Justin Herbert grew up close enough to the University of Oregon’s stadium that he could walk to games. He often went with his grandfather, who was a receiver for the team in the 1960s, and the entire Herbert family was obsessed with Ducks football. But it didn’t occur to Justin that he would be good enough to play there until he was offered a spot on the team by then-coach Mark Helfrich. Even after he got the offer, Herbert did not envision stardom.
“I never thought I’d play,” Justin Herbert told USA Today in August. “I thought junior or senior year I’d see mop-up time, and that’s all I ever wanted to do, was just to play for Oregon.”
Now Herbert can dream a little bigger than mop-up time. The Chargers drafted the Oregon quarterback no. 6 on Thursday night, giving the reins to their franchise to the reigning Rose Bowl champion.
Herbert is a towering quarterback at 6-foot-6 and 236 pounds. He has the speed to make plays as a runner and an arm so strong that his passes wear out his receivers’ gloves and hurt their hands. Over his last two collegiate seasons, he tossed 61 touchdowns and just 14 interceptions, and in January he led Oregon to a Rose Bowl win. But while Herbert’s size and arm are NFL-caliber, there are doubts about whether he processes what’s happening on the field quickly enough to flourish in the fast-paced pros. He’s been compared to Buffalo’s Josh Allen because his highlights are filled with stunning athleticism that make your eyes go wide, but he also makes a lot of mental mistakes that make your eyelids snap shut. Adding to that perception is that Oregon’s offense was designed less for Herbert to win games and more for him to not make mistakes. Herbert sometimes stares down receivers until they are open, and one of the downsides of being 6-foot-6 is that it’s easy for defenders to notice where he’s looking and jump the route. In his defense, he didn’t have the NFL talent around him like Alabama’s Tua Tagovailoa or LSU’s Joe Burrow, who each played with two first-round-caliber receivers last season. But that will change now.
Herbert will be throwing to Keenan Allen, Mike Williams, tight end Hunter Henry, and running back Austin Ekeler, which is about as talented a skill group as a quarterback could hope for from a team picking in the top six. Whereas Herbert’s receivers had the dropsies for his final two seasons at Oregon, he’ll work with sure-handed pass catchers in the NFL. But as he gets an upgrade at pass catcher, he’ll get the inverse on his offensive line. At Oregon, Herbert had an excellent line that was a major strength of the team. Meanwhile, the Chargers had one of the worst lines in the NFL last season, with Pro Football Focus grading their pass blocking as the second worst in football after the Dolphins. The Chargers traded for Panthers guard Trai Turner and signed tackle Bryan Bulaga in free agency to help, but Herbert will have to use his mobility behind what will likely remain a group with holes. There were rumblings that the team was comfortable giving the starting job to backup quarterback Tyrod Taylor, but Taylor may serve the same role he did in Cleveland with Baker Mayfield in 2018 as the starter who everyone understands will eventually be benched.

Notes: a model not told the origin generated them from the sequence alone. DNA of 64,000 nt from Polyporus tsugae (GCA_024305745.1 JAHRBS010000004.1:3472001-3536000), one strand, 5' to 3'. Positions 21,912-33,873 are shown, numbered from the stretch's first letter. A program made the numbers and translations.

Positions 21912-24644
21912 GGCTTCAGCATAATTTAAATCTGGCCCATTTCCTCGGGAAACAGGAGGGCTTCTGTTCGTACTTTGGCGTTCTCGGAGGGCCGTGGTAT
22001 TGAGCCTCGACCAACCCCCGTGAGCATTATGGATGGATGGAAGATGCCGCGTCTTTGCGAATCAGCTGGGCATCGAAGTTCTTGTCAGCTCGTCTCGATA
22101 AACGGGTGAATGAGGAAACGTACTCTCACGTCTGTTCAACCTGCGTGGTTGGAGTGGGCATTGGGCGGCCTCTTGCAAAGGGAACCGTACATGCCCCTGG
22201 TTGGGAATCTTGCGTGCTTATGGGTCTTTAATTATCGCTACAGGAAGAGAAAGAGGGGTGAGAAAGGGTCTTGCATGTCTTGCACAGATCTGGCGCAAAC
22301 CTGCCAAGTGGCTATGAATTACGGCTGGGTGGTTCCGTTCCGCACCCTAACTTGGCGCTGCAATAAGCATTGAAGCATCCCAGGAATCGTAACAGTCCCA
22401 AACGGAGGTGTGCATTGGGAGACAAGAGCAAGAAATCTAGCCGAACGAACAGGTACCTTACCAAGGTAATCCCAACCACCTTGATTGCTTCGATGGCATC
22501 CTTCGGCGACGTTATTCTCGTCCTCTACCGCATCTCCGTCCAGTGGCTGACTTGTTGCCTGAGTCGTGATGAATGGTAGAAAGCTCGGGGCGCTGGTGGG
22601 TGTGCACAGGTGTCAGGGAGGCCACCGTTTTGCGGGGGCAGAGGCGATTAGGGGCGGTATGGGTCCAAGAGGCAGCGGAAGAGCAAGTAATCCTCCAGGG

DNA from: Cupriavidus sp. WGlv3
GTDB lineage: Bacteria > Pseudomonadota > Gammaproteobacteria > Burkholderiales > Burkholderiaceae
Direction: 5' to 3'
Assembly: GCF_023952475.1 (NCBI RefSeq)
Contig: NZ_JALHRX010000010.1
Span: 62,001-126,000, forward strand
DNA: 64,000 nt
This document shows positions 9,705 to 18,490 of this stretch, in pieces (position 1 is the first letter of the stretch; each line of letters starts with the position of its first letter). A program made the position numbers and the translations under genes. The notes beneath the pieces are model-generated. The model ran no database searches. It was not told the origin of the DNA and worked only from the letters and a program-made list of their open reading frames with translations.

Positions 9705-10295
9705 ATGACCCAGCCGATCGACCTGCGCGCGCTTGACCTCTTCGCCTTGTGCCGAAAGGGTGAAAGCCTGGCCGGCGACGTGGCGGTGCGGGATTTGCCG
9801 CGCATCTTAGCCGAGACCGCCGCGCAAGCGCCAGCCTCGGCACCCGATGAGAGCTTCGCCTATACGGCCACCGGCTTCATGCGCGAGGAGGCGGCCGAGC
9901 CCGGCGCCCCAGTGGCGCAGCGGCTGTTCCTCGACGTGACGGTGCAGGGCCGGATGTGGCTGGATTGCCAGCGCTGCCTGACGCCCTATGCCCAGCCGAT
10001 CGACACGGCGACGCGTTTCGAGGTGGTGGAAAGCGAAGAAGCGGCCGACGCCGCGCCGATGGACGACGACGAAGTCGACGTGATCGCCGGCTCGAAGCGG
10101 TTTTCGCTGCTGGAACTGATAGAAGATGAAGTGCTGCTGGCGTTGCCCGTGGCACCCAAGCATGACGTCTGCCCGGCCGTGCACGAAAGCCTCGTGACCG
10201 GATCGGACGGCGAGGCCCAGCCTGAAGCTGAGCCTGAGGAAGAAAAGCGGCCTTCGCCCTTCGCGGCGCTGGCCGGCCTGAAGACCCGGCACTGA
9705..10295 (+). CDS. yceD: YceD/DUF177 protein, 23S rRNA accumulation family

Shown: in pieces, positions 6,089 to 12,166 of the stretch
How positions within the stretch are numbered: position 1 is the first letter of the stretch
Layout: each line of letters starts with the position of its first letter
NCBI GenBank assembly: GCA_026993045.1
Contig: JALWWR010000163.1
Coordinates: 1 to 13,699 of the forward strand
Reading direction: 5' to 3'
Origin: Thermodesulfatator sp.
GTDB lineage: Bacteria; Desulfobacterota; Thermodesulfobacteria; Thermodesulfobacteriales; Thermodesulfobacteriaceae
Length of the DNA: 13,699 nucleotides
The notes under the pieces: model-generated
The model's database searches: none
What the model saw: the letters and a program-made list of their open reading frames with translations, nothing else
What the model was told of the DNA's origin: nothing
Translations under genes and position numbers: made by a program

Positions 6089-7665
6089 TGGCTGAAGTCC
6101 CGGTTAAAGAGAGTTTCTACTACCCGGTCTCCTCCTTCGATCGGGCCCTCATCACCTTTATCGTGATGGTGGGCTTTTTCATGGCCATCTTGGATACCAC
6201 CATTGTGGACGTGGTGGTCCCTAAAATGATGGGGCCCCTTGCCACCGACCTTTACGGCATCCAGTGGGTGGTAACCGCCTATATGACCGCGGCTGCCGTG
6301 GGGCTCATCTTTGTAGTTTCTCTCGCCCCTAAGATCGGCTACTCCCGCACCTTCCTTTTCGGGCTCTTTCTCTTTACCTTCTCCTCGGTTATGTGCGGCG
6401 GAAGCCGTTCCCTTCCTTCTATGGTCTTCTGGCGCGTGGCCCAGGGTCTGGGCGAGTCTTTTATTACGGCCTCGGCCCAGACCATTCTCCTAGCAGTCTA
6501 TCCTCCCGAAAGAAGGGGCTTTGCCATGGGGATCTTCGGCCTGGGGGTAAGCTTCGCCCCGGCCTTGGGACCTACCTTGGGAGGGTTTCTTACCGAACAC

Herbert is a classic example of the high-upside prospect with physical tools but questionable decision-making, but L.A. believes those issues are fixable. Even Herbert himself was not selling himself as a surefire starter earlier this year. He was refreshingly honest at the NFL combine when asked about whether he was good enough to succeed in the NFL. “I’ve never played a down in the NFL,” Herbert told reporters. “I couldn’t tell you what the speed of the game is like. I’ve watched as much as I could and I feel confident with my abilities, but I’ve never played in the NFL before, so to give you an answer whether I could play right now, I don’t think that would be in my best interest.”
Herbert threw for 19 touchdowns and four interceptions in eight games as a true freshman and went on to be the team’s starter for his final three seasons, logging 43 appearances in four years. He was expected to enter the 2019 NFL draft and potentially be the no. 1 pick, but decided to return to school to play with his brother, who was a freshman tight end on the team last year.
One of the quibbles teams had with Herbert during the predraft process was his personality. Herbert is quiet. Scouts have extrapolated that as a sign he is not a natural leader, or not confident, or not an alpha male (welcome to the NFL). When Herbert was an underclassman at Oregon, he reversed the direction of a play rather than tell senior running back Royce Freeman he was lined up on the wrong side of the field.
“He’s always pretty quiet until he’s got something to say,” his brother Patrick told The Ringer in January. “Then he’ll make sure you know what he’s trying to get across.”
Luckily for Herbert, the crowds in L.A. will be quiet too. While fans in stadiums may not be a thing this season, the Chargers will eventually move to SoFi Stadium, which will seat more than 70,000 fans. Considering the Chargers had trouble filling a 27,000-seat soccer stadium in Carson, California, they may have fewer fans than Herbert played for in Oregon’s 54,000-capacity Autzen Stadium, the stadium that he grew up walking to for games as a kid. He’ll soon learn he can’t walk anywhere in Los Angeles, especially to stadiums.